For whom the bell tolls…

He walked from the hotel to the bus stop, past the fruit bazaar. There were no oranges in the bazaar. Bananas, apples and pears. He was looking for the guava vendor. On Thursday, when he was walking from the bazaar to the hotel he had bought some guavas. Small, yellowish-green, and half-ripe. They had not looked very good, but the vendor had pushed one into his hands after slicing it in four pieces, and sprinkling his home-made masala. It had tasted very good.

He saw the guava vendor. He had moved further down the bazaar, and he had more guavas today. He ate one, and bought half a kilo. In Meerut, he thought, you got a lot of guavas for five rupees. He paid the vendor and asked him “Does the bus to Sardhana leave from here?”


“A little further. See that soda wallah there…No, not that one, the one after that… Yes, the same. You ask somebody there”.

He walked down to the soda vendor. There was a bus standing there. He enquired with someone inside. He got in and sat in one of the middle rows, by the window. The soda vendor was doing good business. He had never seen a soda-making machine before. He didn’t particularly like soda, but it was fascinating to watch the boy make the soda. The boy was not very strong, so he could see him straining as he twirled the wheels vigorously. Most people seemed to prefer the orange soda. The soda machine reminded him of the Coke Museum in Atlanta. He wondered if he should try it, but then he thought of someone who died, and he decided against it. He wondered if it would be possible to build a multi-billion dollar Goli Soda business. He wondered if branding Goli Soda would work. He wondered if Goli Soda tasted the same everywhere. He wondered if there was something like a perfect Goli Soda. He usually wondered about a lot of things.

The bus was leaving. He took out his camera, and discreetly took a picture of the soda stall. He liked taking pictures of oddball things he noticed. He had never actually seen a Soda making machine before, strange as that sounds.

An energetic young man had taken the seat next to him. After ten minutes, he turned to his neighbour and asked “Will you be going to Sardhana?”

“No, I am getting off before that. In Narla”.

“Can you tell me how far it is from Narla?”

“About 5 minutes. Where do you want to go in Sardhana?”

“The church. I have heard it is very famous.”

“I think it will be closed by the time you reach.”

“No, that’s not possible. I asked a few people. They told me it is open till 8 in the evening.

“It closes at 6. But you can stay at the Dharamshala. The church opens at 8 in the morning.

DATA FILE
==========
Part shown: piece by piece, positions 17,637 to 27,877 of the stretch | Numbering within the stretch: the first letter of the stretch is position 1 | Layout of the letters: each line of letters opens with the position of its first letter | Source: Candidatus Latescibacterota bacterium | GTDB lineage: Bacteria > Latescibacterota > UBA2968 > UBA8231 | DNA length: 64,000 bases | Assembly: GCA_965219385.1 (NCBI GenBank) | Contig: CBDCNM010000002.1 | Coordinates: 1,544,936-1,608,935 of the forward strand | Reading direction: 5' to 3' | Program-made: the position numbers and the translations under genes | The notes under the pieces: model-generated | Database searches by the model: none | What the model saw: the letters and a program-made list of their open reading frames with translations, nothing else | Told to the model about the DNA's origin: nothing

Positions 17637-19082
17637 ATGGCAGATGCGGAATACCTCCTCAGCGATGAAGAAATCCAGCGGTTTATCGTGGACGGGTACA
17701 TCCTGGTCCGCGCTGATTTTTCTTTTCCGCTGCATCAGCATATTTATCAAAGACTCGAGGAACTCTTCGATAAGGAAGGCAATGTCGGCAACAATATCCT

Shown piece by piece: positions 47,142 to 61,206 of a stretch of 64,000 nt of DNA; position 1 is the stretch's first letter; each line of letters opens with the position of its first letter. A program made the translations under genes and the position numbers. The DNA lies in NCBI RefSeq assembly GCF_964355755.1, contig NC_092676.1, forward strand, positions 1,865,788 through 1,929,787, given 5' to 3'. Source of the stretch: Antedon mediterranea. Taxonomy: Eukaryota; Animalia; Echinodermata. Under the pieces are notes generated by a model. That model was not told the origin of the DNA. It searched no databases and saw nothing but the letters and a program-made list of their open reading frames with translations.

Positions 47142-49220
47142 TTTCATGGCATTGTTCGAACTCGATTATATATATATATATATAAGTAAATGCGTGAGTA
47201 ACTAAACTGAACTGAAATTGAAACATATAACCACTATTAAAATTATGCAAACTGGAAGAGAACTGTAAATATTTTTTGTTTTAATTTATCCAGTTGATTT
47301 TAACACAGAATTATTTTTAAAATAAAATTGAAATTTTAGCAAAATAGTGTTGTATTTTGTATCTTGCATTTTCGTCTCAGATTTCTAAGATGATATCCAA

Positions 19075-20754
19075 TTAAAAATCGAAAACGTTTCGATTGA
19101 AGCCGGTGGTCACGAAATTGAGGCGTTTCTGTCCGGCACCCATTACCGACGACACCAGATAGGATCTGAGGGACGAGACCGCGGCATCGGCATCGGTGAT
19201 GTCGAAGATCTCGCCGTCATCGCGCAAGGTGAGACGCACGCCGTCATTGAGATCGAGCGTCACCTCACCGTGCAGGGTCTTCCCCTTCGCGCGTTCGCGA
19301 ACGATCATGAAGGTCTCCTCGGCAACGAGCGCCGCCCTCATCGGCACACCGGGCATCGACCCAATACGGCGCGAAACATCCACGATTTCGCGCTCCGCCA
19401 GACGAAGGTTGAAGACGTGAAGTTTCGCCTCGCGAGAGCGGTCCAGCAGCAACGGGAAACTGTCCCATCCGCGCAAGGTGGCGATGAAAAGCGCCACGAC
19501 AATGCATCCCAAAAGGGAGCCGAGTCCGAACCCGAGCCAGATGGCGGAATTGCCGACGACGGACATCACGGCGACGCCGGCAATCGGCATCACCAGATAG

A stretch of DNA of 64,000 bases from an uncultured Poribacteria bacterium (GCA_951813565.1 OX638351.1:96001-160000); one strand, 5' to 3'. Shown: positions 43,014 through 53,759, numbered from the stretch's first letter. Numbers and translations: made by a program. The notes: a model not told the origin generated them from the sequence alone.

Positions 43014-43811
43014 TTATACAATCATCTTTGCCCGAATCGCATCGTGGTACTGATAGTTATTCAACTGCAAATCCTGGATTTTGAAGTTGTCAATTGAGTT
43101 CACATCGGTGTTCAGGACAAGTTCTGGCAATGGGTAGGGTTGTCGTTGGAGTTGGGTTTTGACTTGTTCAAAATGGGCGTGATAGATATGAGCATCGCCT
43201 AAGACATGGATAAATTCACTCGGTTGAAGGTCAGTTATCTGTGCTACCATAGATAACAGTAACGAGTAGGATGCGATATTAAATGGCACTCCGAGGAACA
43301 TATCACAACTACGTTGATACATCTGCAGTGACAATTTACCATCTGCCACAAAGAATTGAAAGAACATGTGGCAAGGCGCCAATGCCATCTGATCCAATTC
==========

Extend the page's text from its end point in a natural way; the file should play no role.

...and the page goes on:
“I can’t do that. Maybe I will come back tomorrow.”

He was angry now. What a rickety old bus, and what a pointless waste of time. He couldn’t do much about it anyway. He went back to looking out into the green fields, sugarcane and corn mostly. He was never sure which was which, till he noticed more carefully. It was the sort of thing that sometimes perturbed him.

“You are visiting Meerut, are you?”

He knew the question was just around the corner.

“Not exactly. I have been here on some work for a while”.

“Where are you from?”

“Bangalore. I work in a software company there. I am here on a project.”

“You are from Karnataka?”

“No, actually, I am from Tamil Nadu, but I live in Bangalore”.

“You speak good English in Tamil Nadu”

“Pardon me?” Yes, he knew he spoke good English, but was that a compliment, or was that a question, or…

“You see, in UP, we don’t learn to speak in English so much. I am an MSc student in Meerut, but we speak Hindi in college. We don’t get chances…opportunity…to speak in English.

“Oh…Ok”. So, it was a compliment then.

“When you told you were from Tamil Nadu, I decided to speak with you in English. In the South, you people speak good English, I think.“

He wasn’t sure how to respond to that. Nobody had told him that before. When he had reached Meerut, the very first week, he had been very surprised to see hazaar, thousand that is, advertisements for English coaching classes on the local cable channel. It reminded him of school and entrance coaching. That had been ten years ago. Then, there were the IIT Jee advertisements, even for the UP state exams. He had found that very amusing for some reason. He could sometimes be a bit of a cynic. Gradually, he had come to the conclusion that UP was at least 10 years behind the South, and that had made him very uncomfortable.